Happy bicycle day! April 19th marks the anniversary of the first LSD ‘acid trip’.
In 1943, Albert Hofmann worked on synthesizing new drugs derived from ergot fungus. Days previous, he accidentally exposed to one of these chemicals through his skin. Being intrigued by the effects, Hofmann decided to conduct a self-experiment by ingesting what he thought to be a tiny dose – 0.25mg. Very quickly, he’d realized his mistake; having taken what would be considered a *very* strong dose, the world began to melt away into a sea of swirling colour. Being wartime, the only transportation available was a bicycle, and so Hofmann hopped on and went on a magical journey!
Later research by others revealed the incredible potential of this drug. Classed as a “psychedelic”, LSD holds the capacity to raise mood, draw out latent creative potential, and aid in the healing of emotional trauma – in addition to its enlightening and fun recreational uses. A wide variety of psychiatric treatments pioneered in the mid-20th century showed promise for the treatment of anxiety, depression, addiction, and more.
— J.D. (@94_Diaz_) April 19, 2019
This year, Bicycle day also falls on Good Friday – the anniversary of a different kind of experiment. Walter Pahnke, a researcher at Harvard, administered psilocybin (a similar psychedelic drug found in ‘magic’ mushrooms) to divinity students. Before a church ceremony commemorating the holiday. Many of those who participated reported among the most profound spiritual experiences of their lives. In this way, psychedelics are “entheogens”, referring to their ability to bring forward the profound and the divine.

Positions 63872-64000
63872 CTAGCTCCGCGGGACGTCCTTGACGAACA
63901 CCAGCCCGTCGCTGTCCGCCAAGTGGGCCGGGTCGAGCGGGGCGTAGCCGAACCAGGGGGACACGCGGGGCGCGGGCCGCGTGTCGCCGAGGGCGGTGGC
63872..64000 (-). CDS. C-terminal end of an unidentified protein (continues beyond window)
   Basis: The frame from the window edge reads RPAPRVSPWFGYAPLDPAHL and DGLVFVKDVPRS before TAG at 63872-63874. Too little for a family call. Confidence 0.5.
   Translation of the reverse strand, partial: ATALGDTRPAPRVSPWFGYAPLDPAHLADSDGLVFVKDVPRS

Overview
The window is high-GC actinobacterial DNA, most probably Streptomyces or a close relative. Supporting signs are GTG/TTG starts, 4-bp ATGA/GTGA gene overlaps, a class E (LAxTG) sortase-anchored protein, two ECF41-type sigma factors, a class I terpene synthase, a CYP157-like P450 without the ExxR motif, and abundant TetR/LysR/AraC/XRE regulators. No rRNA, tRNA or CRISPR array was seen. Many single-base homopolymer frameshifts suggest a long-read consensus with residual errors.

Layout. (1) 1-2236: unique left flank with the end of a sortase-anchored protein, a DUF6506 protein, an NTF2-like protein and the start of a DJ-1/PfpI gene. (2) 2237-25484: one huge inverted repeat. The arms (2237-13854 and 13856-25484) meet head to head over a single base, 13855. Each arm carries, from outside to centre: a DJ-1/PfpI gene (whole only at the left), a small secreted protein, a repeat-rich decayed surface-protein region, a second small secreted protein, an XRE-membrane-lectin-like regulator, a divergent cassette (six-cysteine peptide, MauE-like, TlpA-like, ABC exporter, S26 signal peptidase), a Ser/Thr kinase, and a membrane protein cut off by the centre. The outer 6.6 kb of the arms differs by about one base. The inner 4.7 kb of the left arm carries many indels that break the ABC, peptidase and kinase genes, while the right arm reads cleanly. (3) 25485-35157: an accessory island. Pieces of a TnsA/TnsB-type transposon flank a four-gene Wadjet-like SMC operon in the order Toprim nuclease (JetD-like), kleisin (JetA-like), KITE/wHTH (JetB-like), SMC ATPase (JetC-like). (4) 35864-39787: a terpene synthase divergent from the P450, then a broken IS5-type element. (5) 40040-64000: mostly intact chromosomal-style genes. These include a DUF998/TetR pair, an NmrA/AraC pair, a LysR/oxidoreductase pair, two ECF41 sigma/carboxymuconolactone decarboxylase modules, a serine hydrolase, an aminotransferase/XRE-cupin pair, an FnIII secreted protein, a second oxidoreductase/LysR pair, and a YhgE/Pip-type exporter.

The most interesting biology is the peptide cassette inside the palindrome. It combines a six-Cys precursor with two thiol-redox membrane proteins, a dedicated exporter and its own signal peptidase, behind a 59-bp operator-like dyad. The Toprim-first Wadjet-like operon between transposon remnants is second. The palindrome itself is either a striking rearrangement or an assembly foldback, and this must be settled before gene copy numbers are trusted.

From personal experience, I can attest to this effect – this drug has changed my life. After my first psychedelic experience, my perspective and personality, permanently altered for the better, and my level of anxiety dropped dramatically. Much of my best intellectual work is either conceived of, or executed with the aid of LSD and my worldview is intimately informed by the associated spiritual experience. So moved I have been by these experiences that I have dedicated my career to being an advocate for psychedelic drugs.
Although moral panic and kneejerk conservatism resulted in these drugs ban, a psychedelic renaissance is now underway. New research suggests this drug could be a key to treatment-resistant mood disorders. And a means of permanently healing psychic wounds like PTSD. The practice of “micro-dosing” tiny sub-hallucinogenic amounts is becoming more popular. Serving as a replacement for antidepressants and performance aid for creative pursuits.
My personal research involves the use of psychedelics as a way to explore alternative ways of looking at the world. Dispelling delusions and cultivating pro-social thinking. In short, I believe the psychedelic experience is a crucial tool to help heal this ailing world.
It is my hope that the wave of drug liberalization currently underway with cannabis will soon extend to this class of drugs. With LSD as an available tool for psychiatry and recreation, the psychic and societal benefits would be immeasurable. Happy cycling!
-Eric Shepperd, London, Ontario
In conclusion, do let us know your thoughts on Bicycle Day